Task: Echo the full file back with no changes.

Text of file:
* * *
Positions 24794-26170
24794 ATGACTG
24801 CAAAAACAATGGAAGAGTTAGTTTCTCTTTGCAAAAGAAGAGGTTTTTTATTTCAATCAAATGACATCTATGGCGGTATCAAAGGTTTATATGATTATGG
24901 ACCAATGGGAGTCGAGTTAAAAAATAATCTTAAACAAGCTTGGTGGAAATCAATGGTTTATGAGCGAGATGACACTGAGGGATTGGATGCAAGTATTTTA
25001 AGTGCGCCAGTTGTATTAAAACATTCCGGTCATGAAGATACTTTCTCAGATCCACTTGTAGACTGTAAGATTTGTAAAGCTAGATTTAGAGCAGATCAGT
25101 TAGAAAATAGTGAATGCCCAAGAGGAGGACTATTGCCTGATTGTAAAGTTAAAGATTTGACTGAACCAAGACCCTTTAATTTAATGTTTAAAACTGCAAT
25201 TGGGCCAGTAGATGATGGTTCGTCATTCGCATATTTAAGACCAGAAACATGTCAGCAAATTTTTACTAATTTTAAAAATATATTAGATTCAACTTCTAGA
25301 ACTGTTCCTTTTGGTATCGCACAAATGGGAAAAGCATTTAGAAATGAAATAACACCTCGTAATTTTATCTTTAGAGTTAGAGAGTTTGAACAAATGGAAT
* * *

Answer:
Positions 24794-26170
24794 ATGACTG
24801 CAAAAACAATGGAAGAGTTAGTTTCTCTTTGCAAAAGAAGAGGTTTTTTATTTCAATCAAATGACATCTATGGCGGTATCAAAGGTTTATATGATTATGG
24901 ACCAATGGGAGTCGAGTTAAAAAATAATCTTAAACAAGCTTGGTGGAAATCAATGGTTTATGAGCGAGATGACACTGAGGGATTGGATGCAAGTATTTTA
25001 AGTGCGCCAGTTGTATTAAAACATTCCGGTCATGAAGATACTTTCTCAGATCCACTTGTAGACTGTAAGATTTGTAAAGCTAGATTTAGAGCAGATCAGT
25101 TAGAAAATAGTGAATGCCCAAGAGGAGGACTATTGCCTGATTGTAAAGTTAAAGATTTGACTGAACCAAGACCCTTTAATTTAATGTTTAAAACTGCAAT
25201 TGGGCCAGTAGATGATGGTTCGTCATTCGCATATTTAAGACCAGAAACATGTCAGCAAATTTTTACTAATTTTAAAAATATATTAGATTCAACTTCTAGA
25301 ACTGTTCCTTTTGGTATCGCACAAATGGGAAAAGCATTTAGAAATGAAATAACACCTCGTAATTTTATCTTTAGAGTTAGAGAGTTTGAACAAATGGAAT